6. The Australian Lung Foundation Advocacy document. September 2004

7. Buist AS, McBurnie MA, Vollmer WM et al. International variation in the prevalence of COPD (The BOLD Study): a population-based prevalence study. Lancet 1 September 2007; 370: 741-750

8. Matheson MC, Abeysena C, Raven JM, Skoric B, Johns DP, Abramson MJ, Walters EH. “How have we been managing chronic obstructive pulmonary disease in Australia?” Intern Med J 2006; 36:92-99.

9. AIHW. Found at http://www.aihw.gov.au/publications/aus/ah08/ah08-c01.pdf%20.%20Accessed%20on%2030/10-08Crockett AJ, Cranston JM, Moss JR. Economic Case Statement. Chronic Obstructive Pulmonary Disease. Australian Lung Foundation, Sept 2002

10. Fletcher C, Peto R. The natural history of chronic airflow obstruction. B Med J 1977;1:1645-1648

11. Frith P. Prevalence and Treatment of Chronic Obstructive Pulmonary Disease (COPD) in Australia. Australian Lung Foundation, Nov 2004

12. Abramson M et al. Managing chronic obstructive pulmonary disease. Aust Prescr 2007;30:64-7. Available at: http://www.australianprescriber.com/magazine/30/3/64/7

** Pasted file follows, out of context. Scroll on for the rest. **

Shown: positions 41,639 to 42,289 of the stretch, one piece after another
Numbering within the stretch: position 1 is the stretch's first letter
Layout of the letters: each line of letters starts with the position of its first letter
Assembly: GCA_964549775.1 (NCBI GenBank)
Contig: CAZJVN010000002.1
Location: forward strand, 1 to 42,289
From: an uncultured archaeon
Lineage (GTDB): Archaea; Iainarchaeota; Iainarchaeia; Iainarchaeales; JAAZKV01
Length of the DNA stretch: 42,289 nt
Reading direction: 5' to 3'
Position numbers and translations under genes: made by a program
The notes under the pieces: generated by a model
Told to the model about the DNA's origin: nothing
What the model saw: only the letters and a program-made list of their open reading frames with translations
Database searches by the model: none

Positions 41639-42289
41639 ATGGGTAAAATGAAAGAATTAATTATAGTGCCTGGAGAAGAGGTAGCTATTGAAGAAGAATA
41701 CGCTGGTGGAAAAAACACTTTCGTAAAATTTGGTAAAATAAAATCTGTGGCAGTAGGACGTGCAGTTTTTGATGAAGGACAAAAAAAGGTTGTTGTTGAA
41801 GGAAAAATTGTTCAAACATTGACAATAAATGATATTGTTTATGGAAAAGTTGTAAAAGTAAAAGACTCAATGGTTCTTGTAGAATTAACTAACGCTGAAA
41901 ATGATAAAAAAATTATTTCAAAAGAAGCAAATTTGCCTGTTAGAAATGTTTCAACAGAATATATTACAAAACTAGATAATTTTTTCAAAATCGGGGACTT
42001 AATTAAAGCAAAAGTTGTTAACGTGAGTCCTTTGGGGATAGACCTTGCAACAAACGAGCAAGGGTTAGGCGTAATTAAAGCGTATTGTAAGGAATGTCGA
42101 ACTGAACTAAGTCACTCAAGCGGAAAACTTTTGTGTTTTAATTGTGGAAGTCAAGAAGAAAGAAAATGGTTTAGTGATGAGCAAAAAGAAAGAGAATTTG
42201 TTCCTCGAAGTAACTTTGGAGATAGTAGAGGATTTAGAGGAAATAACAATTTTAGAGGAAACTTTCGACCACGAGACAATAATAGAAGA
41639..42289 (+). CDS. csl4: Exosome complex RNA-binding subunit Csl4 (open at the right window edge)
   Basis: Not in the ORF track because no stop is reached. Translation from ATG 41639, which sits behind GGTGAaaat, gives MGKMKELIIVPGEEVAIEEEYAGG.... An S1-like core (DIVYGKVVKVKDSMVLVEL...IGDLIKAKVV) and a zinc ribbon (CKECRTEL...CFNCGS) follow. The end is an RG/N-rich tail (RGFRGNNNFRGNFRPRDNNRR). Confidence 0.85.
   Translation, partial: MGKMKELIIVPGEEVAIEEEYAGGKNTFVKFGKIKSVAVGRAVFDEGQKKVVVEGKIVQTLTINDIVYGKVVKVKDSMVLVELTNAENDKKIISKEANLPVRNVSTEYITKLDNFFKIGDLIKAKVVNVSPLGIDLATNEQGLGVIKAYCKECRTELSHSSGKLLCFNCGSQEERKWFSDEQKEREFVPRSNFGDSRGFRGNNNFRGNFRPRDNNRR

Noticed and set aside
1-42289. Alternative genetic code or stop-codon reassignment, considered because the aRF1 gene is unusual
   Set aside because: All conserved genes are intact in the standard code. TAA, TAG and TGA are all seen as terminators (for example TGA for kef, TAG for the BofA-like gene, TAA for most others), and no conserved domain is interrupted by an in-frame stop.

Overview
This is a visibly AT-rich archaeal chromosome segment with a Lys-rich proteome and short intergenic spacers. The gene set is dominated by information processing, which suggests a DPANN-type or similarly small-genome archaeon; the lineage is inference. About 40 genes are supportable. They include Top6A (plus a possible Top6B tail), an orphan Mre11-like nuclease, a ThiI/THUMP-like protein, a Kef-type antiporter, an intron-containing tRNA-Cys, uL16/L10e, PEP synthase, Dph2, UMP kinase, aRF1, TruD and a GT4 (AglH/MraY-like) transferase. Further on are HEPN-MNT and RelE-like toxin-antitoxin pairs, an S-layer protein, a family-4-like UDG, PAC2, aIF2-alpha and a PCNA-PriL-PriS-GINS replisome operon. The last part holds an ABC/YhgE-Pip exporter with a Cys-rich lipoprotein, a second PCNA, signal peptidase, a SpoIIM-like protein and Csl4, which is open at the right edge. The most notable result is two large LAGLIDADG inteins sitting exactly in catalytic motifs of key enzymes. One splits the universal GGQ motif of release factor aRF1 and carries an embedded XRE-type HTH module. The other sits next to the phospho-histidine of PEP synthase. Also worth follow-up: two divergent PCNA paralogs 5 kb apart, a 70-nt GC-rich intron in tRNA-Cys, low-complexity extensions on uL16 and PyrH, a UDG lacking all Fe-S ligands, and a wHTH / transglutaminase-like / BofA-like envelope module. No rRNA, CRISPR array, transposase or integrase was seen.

13. Lacasse Y, Brosseau L, Milne S et al. Pulmonary rehabilitation for chronic obstructive pulmonary disease. Cochrane Database of Systematic Review. 2001; Issue 4

14. Griffiths TL, Phillips CJ, Davies S et al. Cost effectiveness of an outpatient multidisciplinary pulmonary rehabilitation programme. Thorax 2001;56:779-784

15. Golmohammadi K, Jacobs P, Sin DD. Economic evaluation of a community-based pulmonary rehabilitation program for chronic obstructive pulmonary disease. Lung 2004;182:187-196

16. The Australian Lung Foundation. COPD Patient Survey May 2006The Australian Lung Foundation Advocacy document. September 2004

17. The COPD-X Guidelines, developed jointly by The Australian Lung Foundation and The Thoracic Society of Australia and New Zealand, detail best practice treatment for the management of patients with COPD, http://www.copdx.org.au/